This post will serve as a series of bookmarks for me. My fascination with the life process unfolding in an old flower pot on our deck, now Monarch butterfly nursery, is inspiring all sorts of thoughts, poetry, short stories, cartoons, songs and life lessons.
Titles and/or themes: (can you guess to what these refer?)
Where’s the Milk(weed)?
One egg, one plant.
Multiply by a Factor of Five (Instars)
Eat, Rest, Molt, repeat.
The anatomy of a Trust Fall
Hey, you, Get off of my cloud!
A little privacy please…
Waiting. You have no idea!
At Long Last
I began this particular post one month ago. In early August we had “rescued” about a dozen Monarch caterpillars from our lower field and from the logging header who seemed to be in less than optimal conditions for survival. Presumptuous, yes. It did seem as if there were some critters out to decimate this young and hopeful population. So we intervened. Lesson #1.
I think we had a maximum of 15 caterpillars at one time in the pot on our deck. When most had pupated we removed three healthy ones of differing sizes down to the three milkweed plants in our upper field to see how they would fare. We were not able to observe these three pupating, so do not know if they made it. Today I will go out with the field mower and mow that area. We are way past time when they might have emerged.
The process of transitioning from egg on a milkweed to a flying Monarch takes about a month. Two weeks as a caterpillar and two weeks as a chrysalis. Of the dozen that actually pupated in our deck pot we only saw five emerge as butterflies. One of those was not able to cleanly remove itself from the chrysalis, and so its wings came out deformed, and it was doomed to never fly. Of the four who emerged cleanly, we only saw two of these actually fly away. The other two were on plants as night fell, and were gone in the morning.
In the midst of this period of emerging, which is called “eclosing”, when there were ten chrysalides hanging happily, there was a massacre of five of these one night. We have no idea who or what came and ate them, but they were gone.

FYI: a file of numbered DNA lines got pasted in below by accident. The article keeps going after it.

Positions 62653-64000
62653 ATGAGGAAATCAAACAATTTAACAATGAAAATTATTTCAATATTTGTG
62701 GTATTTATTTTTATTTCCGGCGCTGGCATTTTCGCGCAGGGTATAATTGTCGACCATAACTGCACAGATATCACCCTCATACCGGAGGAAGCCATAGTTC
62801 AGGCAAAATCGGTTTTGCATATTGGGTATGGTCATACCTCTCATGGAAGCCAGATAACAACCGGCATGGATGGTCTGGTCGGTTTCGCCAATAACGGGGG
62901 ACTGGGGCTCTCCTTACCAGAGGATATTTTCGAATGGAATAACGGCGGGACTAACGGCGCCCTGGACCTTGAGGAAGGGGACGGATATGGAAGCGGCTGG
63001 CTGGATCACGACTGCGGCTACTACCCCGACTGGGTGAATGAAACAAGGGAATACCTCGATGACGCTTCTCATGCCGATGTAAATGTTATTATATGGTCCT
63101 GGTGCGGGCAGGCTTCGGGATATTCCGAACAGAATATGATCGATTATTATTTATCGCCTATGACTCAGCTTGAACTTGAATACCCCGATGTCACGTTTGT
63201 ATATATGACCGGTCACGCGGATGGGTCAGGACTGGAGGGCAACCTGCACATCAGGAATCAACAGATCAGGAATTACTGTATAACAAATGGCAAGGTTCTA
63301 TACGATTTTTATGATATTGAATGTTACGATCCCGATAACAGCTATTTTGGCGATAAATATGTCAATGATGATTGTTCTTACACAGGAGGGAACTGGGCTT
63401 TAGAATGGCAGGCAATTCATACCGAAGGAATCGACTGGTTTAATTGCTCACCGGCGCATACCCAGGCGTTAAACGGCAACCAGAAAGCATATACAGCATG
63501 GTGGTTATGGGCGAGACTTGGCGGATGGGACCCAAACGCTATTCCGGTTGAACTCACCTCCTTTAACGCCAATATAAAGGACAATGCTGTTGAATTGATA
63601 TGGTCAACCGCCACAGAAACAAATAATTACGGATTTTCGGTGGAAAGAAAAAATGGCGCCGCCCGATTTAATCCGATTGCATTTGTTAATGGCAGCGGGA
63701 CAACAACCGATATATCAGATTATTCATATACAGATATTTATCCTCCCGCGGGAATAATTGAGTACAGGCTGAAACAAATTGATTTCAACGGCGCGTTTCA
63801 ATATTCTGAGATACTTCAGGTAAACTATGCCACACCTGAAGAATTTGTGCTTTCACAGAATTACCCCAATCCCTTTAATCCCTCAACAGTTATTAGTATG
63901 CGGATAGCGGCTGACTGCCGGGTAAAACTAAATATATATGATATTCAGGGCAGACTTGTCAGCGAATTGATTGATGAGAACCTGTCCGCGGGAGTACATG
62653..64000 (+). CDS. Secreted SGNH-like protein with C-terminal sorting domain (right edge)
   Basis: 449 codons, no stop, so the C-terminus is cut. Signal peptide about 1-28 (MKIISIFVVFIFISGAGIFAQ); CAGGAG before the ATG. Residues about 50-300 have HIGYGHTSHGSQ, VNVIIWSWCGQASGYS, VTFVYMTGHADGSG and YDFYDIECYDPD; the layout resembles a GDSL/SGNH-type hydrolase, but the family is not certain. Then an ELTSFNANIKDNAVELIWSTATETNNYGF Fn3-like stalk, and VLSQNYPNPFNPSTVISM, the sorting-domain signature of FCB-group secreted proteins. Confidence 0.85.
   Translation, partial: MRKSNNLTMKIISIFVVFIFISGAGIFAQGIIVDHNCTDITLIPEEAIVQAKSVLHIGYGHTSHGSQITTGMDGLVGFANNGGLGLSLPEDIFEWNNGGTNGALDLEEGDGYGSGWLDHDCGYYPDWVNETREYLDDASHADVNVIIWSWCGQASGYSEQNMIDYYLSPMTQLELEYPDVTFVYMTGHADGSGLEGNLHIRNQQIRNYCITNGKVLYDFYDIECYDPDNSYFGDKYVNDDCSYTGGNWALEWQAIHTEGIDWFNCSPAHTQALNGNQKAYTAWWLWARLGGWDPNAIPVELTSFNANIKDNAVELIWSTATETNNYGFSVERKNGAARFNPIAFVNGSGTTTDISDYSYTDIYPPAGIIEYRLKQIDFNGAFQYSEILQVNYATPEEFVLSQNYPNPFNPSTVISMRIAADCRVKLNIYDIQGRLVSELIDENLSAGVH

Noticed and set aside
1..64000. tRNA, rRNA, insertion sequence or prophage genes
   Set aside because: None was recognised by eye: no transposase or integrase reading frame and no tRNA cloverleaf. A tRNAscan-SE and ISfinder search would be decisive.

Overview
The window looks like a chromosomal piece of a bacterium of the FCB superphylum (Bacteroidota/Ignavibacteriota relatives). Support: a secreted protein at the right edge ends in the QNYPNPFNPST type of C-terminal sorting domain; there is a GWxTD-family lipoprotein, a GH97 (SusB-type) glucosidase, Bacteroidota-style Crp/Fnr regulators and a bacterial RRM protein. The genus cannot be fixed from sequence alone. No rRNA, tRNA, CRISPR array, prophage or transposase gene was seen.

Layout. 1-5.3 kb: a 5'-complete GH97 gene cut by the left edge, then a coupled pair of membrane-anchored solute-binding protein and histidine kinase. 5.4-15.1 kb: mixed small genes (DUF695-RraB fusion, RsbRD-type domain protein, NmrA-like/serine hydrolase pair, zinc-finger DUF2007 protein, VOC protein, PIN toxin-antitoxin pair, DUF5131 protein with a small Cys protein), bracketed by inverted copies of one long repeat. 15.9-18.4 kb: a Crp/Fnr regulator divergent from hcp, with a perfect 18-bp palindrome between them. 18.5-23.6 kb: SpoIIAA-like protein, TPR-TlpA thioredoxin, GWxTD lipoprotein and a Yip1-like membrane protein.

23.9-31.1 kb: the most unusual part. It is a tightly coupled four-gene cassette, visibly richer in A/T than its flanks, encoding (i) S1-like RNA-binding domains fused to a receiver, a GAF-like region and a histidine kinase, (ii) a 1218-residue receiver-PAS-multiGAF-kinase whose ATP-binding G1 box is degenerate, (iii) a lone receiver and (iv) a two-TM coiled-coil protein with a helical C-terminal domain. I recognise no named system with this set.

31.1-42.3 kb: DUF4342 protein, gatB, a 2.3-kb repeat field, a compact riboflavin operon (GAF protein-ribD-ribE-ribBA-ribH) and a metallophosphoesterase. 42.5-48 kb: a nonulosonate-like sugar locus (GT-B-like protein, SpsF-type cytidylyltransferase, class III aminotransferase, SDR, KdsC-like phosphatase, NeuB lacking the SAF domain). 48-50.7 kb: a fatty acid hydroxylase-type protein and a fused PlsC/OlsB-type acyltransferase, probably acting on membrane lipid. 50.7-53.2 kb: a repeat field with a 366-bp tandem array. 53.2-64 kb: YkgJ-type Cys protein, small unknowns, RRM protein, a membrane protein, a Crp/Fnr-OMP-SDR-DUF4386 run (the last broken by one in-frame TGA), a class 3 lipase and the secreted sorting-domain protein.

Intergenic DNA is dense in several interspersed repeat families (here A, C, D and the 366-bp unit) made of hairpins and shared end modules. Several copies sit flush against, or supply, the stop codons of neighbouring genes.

So, of the 15 we began with, only two were seen to fly away. Two others may have made it.
When you look at the video here of the butterfly eclosing, a process taking just minutes (before it hangs to dry its wings) and look at the complexity of this creature, the perfect detail of thorax, wings, antennae, you are drawn to high thoughts (at least I was). In two short weeks an ounce of organic mush reorganizes itself into pure wonder and beauty, behind a magnificent screen of green crystal. I have no hesitation ascribing all this to some sort of Higher Power.
I was also struck by the sheer madness of the whole venture. Exquisite beauty risked with full knowledge that disaster is likely.
Yesterday, a lovely early Autumn day, I was on our field, watching hawks migrating south, and watching a steady parade of Monarchs coming through our field. Each of these butterflies has faced the survival odds I witnessed first hand, and still has thousands of miles before it reaches its wintering grounds on a hillside in Mexico. There are not words to describe the extravagance of this creative gesture.
So I leave you with this gallery of wonder. Each caterpillar and chrysalis a unique, fragile, determined and precious creation. I have no idea whether I am brave enough to venture this nursery exercise again next year. It takes an emotional toll, for sure.
Here, first of all, are the still shots; from field to pot to field again.
And, here are the videos that capture the amazing emerging moments we were able to watch, from the caterpillar becoming a chrysalis (pupating) to the chrysalis becoming a butterfly (eclosing).